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DAS evolves to survive in a networked storage world

Why has DAS persisted in the face of the compelling cost-effectiveness of networked storage? This article explores how DAS has evolved as networked storage grew in popularity and how it is being used today.

Direct attached storage (DAS) is often treated as a footnote to networked storage, which has continued to grow significantly in popularity since the 1990s. Indeed, Illuminata, Inc. analyst John Webster notes, "there is a tendency in the networked world to assume that if you are using direct attached storage, there must be something wrong with you."

In fact, the term DAS was coined in the 1990s in response to the emergence of new networked storage technologies such as storage area networks (SAN). Earlier, DAS was simply storage, or in IBM parlance, DASD – a direct access storage device.

DAS systems are generally characterized by high bandwidth so there's no question that a given machine will get the benefit of being directly attached to its storage. When DAS includes multiple storage devices and multiple enclosures, connection to a server is generally accomplished using a host bus adapter (HBA).

Of course, that is not to suggest that DAS has been entirely immune to technological innovation.

In fact, Roger Cox, a research vice president at Gartner says there are in effect two kinds of DAS. One is the truly traditional DAS, with the storage within the server enclosure or in a nearby enclosure. Sometimes the drives involved are simply in a just-a-bunch-of-disks (JBOD) format, though various flavors of RAID are also common. However, he notes, the second kind of DAS has evolved with the times, by leveraging developments in networked storage. Webster says some of these newer DAS developments include the application of SCSI, serial attached SCSI (SAS), serial ATA (SATA) and Fibre Channel drives.

The proverbial $64,000 question remains: Why has DAS persisted in the face of the compelling cost-effectiveness of networked storage? "A lot of storage capacity remains in direct attached environments," says Webster, and many users don't plan to change that any time soon. Although networked storage is in fact generally a more efficient option, Webster says there are good reasons why DAS has hung on in many places. "It boils down to a people to people issue," he says.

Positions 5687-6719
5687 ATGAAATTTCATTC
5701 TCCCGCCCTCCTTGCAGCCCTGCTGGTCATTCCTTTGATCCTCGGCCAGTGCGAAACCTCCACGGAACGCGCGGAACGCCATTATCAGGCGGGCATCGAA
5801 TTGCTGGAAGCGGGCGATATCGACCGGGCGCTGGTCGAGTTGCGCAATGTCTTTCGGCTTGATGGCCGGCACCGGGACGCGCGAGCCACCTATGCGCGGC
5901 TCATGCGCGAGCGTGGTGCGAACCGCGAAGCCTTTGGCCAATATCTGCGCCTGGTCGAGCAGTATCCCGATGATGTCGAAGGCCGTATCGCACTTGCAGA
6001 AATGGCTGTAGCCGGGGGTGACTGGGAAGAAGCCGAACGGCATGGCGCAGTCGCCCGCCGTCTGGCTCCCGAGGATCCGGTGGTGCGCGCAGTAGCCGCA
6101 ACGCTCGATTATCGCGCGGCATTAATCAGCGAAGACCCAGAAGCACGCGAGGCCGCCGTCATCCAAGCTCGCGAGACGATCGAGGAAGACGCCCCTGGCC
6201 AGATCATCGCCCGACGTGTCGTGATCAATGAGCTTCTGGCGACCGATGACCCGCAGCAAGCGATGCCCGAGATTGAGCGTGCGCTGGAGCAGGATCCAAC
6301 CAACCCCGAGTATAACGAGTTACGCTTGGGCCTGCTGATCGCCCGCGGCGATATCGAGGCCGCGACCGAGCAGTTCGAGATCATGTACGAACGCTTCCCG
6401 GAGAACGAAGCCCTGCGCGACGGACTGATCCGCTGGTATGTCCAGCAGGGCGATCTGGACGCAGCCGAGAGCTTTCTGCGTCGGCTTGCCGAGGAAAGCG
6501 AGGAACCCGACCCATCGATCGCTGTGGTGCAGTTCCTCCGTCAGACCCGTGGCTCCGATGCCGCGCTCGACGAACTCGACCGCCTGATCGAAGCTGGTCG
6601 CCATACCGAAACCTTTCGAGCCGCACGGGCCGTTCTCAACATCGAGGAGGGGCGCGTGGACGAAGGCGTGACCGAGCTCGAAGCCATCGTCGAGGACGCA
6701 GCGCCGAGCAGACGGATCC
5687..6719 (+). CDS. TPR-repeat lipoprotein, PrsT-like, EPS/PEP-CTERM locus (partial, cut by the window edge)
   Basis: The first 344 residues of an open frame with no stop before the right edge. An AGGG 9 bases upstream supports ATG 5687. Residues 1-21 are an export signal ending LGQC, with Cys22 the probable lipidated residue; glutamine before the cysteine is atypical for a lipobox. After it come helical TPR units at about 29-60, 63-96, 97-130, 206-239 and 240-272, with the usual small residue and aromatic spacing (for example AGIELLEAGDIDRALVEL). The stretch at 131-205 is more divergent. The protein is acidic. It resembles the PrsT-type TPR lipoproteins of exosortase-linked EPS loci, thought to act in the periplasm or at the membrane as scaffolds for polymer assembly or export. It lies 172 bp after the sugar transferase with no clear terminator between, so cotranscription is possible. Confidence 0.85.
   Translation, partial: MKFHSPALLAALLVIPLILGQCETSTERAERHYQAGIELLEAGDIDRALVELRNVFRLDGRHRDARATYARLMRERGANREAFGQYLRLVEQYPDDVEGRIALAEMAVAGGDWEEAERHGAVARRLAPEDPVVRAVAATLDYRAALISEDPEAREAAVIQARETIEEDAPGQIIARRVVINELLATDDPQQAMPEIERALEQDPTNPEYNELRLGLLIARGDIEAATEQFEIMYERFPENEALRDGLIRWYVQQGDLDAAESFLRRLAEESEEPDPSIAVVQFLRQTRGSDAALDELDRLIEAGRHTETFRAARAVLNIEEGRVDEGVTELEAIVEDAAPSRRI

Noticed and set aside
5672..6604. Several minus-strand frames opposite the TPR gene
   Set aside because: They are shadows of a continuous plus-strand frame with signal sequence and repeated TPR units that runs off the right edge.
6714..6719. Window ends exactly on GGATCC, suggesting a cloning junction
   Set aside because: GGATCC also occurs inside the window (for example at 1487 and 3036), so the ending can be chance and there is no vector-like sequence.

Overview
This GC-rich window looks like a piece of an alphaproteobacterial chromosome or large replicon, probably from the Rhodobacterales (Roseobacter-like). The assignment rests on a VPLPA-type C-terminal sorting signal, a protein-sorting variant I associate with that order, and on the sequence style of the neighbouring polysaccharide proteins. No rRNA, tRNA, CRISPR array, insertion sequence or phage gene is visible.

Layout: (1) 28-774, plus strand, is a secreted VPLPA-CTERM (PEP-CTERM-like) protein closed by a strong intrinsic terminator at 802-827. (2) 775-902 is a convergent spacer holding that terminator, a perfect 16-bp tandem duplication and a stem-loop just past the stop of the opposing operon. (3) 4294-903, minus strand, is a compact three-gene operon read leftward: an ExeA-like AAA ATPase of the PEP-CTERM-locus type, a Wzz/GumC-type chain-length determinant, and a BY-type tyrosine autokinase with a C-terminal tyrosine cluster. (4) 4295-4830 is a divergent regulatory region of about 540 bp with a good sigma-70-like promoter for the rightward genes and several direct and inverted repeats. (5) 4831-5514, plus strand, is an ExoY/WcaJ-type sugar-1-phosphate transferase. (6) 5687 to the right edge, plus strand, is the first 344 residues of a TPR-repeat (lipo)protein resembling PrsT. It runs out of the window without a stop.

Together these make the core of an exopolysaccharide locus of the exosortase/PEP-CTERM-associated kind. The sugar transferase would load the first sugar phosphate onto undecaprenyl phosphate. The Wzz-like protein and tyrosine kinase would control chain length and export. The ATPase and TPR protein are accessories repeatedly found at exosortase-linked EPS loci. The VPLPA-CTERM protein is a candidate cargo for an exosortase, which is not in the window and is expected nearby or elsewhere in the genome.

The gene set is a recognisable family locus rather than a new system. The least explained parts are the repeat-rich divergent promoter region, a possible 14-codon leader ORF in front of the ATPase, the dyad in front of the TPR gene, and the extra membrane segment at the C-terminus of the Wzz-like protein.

In the real world, says Webster, storage administrators have to deal with users and groups of users. Some of these users have long since come around to the value of shared or "multitenancy" storage as exemplified in the networked model but others are still deeply resistant and practically paranoid when it comes to caring for their data.

"There are people out there who see data in mine and theirs terms," says Webster. And, no matter how well the advantages of networked storage and shared resources are articulated they simply refuse to consider anything less than storage reserved for their group or their application alone -- and completely walled off from access by others.

In addition to inertia and innate conservatism, Webster says DAS also "survives" in a few instances within Web 2.0 shops "where for some applications people have set up have dedicated, blade servers with their own DAS." However, says Webster, such instances are relatively rare and usually amount to only a small amount of storage.

For those who must live with a DAS reality, the question of how to make DAS more cost-effective might seem pointless. However, Gartner's Cox says savvy DAS owners have tackled this challenge by borrowing from networked technologies to make increased use of storage tiering. For example, SAS and SATA drives are deployed to take advantage of their respective cost and performance advantages. "There is also a great deal of new functionality coming online in terms of reasonably priced arrays that provide SAN-like choices within a DAS set up."

Is there such as thing as too much DAS for one server? Webster says that's a possibility, since managing and operating devices can be burdensome. On the other hand, a high performance computer coupled with lots of high performance storage can work just fine. "It really depends mostly on the nature and performance of the storage devices themselves," he adds.

But Webster still insists that avoiding networked storage doesn't pay off in the long term. Once you get past the initial cost, he says, adding gigabytes to a SAN is no more expensive than adding it to DAS. "The only way DAS is really cheaper at all is if you are sticking purely to JBODs, with no RAID protection."

But ignoring the question of whether or not it's the best investment strategy, you can still do clever things with DAS. For instance, Webster says some shops with creative database administrators have used NetApp's fabric-attached storage (FAS) systems, connected via dedicated Gigabit Ethernet link to a specific server. "That can give you great performance with many of the practical advantages of a network," he notes, "just don't tell your customers". Cox also says that similar things have been done by DAS users with EMC Clariion or the DS4000 disk array series from IBM Corp.

The bottom line, notes Cox, is that having DAS in your shop doesn't mean you have to stand still. New technologies can yield benefits in reliability, performance, and cost. And those investments can be leveraged down the road if or when a migration to networked storage becomes possible.

Alan Earls is a frequent contributor to

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